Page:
After a long hiatus from the Vaal due to massive downpour from La Lina over the last 4 years I finally headed back out to the most formative stretch of river in my Flyfishing career. This is how it went and my thoughts on the state of the river.

The Vaal River is an incredibly interesting element of Johannesburg society, from providing most of its water, to offering world class flyfishing experiences almost a stone’s throw from Johannesburg. It is very temperamental over the summer months due to the massive influx of rain in the drainage and Rand Waters ability to control its flow both from the dam wall as well as the barrage. With the dog days of February upon us, the Highveld storms have decreased in intensity and the gates are being closed to preserve the water. This means that the river flows drop to some of their lowest levels of the year and stay consistent. Consistency is king on the river during summer, the water temperature will rise, causing the fish’s metabolic rates to go up and allow them to get comfortable in the really skinny water of the rapids. This combined with the stabilisation of the water clarity is perfect for us flyfishermen and flyfisherwoman.

The fish have seen so much turmoil over the past few years in flood conditions and it shows that the system has only allowed the strongest genetics to survive. The adult fish we caught were in perfect condition and they have successfully spawned the next generation with an abundance of smaller fish in the system. These little ones have an appetite on them second to none and it’s great to see them all looking like little rugby balls.

We fished a variety of methods with the emphasis on trying to catch the fish on the dry. This is the most rewarding way to catch yellowfish on the Vaal and the conditions are absolutely perfect for it. Adding a nymph below the dry in the high light hours allowed us the present the nymph in an undeniably natural way and to access the fish who’s eyes were not yet affixed to the surface. The takes on the nymph were aggressive often causing the dry fly to almost evaporate in front of your eyes. With a lifting of the rod the first runs were violent with the fish steaming off often leaving bow wakes through the shallow water. Ever so often a fish would be tempted to eat the dry and a quintessential south African experience is had, watching the nose of a yellowfish turn over on the dry.
While the dry fly was rewarding in a traditional sense, we did bring out the long rods, attaching our superfine tippet and heavily weighted, yet hydrodynamic nymphs to catch the fish in what is now considered Euro Nymphing.

Yellowfish on the Vaal river

Euro nymphing is a combination of the most effective European nymphing styles and it has merged into something that could easily be considered its own. Using the combination of a 10 or 11 ft, light weight rod (namely a 3 weight) and a monofilament leader constructed with high vis sighter and Perdigon style nymphs, you now forsake the age-old cast in favour of a highly controlled lob. I know you’re thinking that this is not flyfishing in its true essence but, hear me out, it’s quite possibly the most effective method of catching fish the modern flyfishing landscape has seen.

Yellowfish flies

I started Euro Nymphing in 2020 after a few years of looking down in disdain at it. I firmly believed in the traditional fundamentals of flyfishing as well as buying into the less analytical approach of micromanaging everything you possibly could. I believed that through controlling the traditional you would almost buy more “luck” and catch more fish. Put simply; I was wrong. Euro nymphing is about ruthless efficiency. It is about maximising the core components of catching fish in a river and more specifically in fast flowing water. Doing this comes with sacrifice, as with most things and the sacrifice here is the gaudy thick fly line. The technique revolves around constant contact to your flies and to achieve almost a contact “nirvana” you need to use thinner monofilament and fluorocarbon. By scaling down the size of this line you increase the sensitivity of leader and sensitivity is king. All of these factors lead into a casting style that is more lob than anything else but in learning the lob you learn there is technique as well. In Euro nymphing you are learning about fine margins, and I found this more addictive for the mental aspect I get from flyfishing than the fishing I have done for the recent years. Euro nymphing has become my latest journey deeper into the art of fooling fish. It is the conduit that allows to go from catching a couple of fish to having the confidence to know that you can catch almost ALL of the fish.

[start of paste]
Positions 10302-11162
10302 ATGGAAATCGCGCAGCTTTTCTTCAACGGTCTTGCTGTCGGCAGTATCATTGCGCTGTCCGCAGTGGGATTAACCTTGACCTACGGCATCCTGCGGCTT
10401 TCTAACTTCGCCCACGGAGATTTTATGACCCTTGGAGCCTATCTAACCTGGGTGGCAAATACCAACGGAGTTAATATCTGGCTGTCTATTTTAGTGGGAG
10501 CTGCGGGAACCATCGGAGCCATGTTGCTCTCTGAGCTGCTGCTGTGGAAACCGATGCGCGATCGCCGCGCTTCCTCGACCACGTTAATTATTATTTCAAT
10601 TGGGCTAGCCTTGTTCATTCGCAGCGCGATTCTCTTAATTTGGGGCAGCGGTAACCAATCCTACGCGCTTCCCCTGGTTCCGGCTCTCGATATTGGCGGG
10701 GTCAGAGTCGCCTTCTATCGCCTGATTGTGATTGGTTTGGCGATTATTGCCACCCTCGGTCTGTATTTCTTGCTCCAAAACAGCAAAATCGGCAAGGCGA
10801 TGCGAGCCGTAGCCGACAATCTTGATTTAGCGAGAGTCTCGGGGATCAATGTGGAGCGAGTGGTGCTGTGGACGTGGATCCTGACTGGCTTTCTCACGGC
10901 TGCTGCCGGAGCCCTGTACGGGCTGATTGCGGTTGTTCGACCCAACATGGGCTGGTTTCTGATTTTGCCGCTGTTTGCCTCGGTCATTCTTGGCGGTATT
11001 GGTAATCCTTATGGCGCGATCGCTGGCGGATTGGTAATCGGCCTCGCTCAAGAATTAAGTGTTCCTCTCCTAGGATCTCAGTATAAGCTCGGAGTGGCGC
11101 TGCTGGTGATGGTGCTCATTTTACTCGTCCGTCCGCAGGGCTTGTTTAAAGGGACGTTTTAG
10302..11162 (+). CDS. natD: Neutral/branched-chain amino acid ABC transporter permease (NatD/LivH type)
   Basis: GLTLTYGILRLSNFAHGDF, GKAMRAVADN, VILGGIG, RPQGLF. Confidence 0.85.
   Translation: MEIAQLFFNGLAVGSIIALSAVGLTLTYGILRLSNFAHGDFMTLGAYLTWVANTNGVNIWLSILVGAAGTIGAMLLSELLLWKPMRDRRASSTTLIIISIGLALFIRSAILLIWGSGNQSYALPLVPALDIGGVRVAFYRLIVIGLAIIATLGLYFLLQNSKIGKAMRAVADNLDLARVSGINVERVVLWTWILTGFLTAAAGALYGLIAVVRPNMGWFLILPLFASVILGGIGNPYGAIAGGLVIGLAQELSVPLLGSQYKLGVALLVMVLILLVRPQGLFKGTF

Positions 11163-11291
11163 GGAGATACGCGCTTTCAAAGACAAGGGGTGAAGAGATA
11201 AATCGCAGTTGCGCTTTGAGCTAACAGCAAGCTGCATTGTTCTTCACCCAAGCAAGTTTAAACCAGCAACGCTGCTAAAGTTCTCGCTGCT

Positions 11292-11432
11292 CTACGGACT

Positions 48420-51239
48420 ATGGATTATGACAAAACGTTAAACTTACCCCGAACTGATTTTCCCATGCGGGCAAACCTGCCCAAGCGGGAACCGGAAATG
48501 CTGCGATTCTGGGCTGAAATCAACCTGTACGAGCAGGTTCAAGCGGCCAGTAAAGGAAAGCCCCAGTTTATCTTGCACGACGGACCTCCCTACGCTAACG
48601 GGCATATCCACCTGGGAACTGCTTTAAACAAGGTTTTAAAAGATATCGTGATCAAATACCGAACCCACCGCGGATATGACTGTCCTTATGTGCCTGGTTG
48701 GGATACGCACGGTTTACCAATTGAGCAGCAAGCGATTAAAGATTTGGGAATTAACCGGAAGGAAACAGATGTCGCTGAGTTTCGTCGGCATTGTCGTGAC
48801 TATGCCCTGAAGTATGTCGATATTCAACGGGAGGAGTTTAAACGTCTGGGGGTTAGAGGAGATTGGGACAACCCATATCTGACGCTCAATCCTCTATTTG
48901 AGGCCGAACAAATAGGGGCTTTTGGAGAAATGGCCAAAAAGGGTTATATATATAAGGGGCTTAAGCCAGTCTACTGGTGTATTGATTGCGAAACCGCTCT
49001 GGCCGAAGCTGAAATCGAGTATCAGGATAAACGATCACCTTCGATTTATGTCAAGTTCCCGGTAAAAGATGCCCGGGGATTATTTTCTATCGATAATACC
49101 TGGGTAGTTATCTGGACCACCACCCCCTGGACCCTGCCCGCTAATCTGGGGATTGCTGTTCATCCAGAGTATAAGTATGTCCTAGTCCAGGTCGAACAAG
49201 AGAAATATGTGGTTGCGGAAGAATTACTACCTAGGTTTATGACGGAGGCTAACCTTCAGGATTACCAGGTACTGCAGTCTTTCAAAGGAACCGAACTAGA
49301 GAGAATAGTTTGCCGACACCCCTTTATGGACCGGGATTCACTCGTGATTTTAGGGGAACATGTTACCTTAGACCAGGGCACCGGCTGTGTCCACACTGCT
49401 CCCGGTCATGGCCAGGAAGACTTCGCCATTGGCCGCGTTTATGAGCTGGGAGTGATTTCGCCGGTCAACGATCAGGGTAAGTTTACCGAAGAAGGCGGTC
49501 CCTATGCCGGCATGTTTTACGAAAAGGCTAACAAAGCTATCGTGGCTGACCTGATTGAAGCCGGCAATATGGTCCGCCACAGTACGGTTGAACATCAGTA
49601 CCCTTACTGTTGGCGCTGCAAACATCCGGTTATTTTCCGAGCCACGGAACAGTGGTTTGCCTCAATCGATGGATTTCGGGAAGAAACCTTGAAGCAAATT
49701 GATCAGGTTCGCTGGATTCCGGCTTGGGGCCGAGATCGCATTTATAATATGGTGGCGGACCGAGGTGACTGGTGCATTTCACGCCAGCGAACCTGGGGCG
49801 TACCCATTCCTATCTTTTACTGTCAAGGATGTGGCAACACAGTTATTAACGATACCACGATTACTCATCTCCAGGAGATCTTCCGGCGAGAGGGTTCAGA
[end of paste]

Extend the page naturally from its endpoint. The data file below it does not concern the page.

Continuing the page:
Euro nymphing was the most effective way of catching fish for the day but it was nice to able to confidently catch fish using more traditional methods.

Yellowfish Vaal River

The river is looking better and healthier than I have seen it in a long time. There is an abundance of life in the water and the banks. There is obviously the legitimate concern over the water quality, and I am no stranger to this, having experience a dermal scrape going a bit gnarly back in 2018. There was no aftereffects at the end of the day and I use meticulous cleaning methods while on the water.

It was a great day experiencing the fabled magic of the Vaal river, I know I am itching to get back out there again soon (not because of the water, lol).

If you would like to know more enquiry here or better yet come into the store in Illovo Shopping Centre and I will gladly help you get the right tackle and flies needed to experience your own little bit of the fabled magic.

Brendan Becker - Mavungana Flyfishing.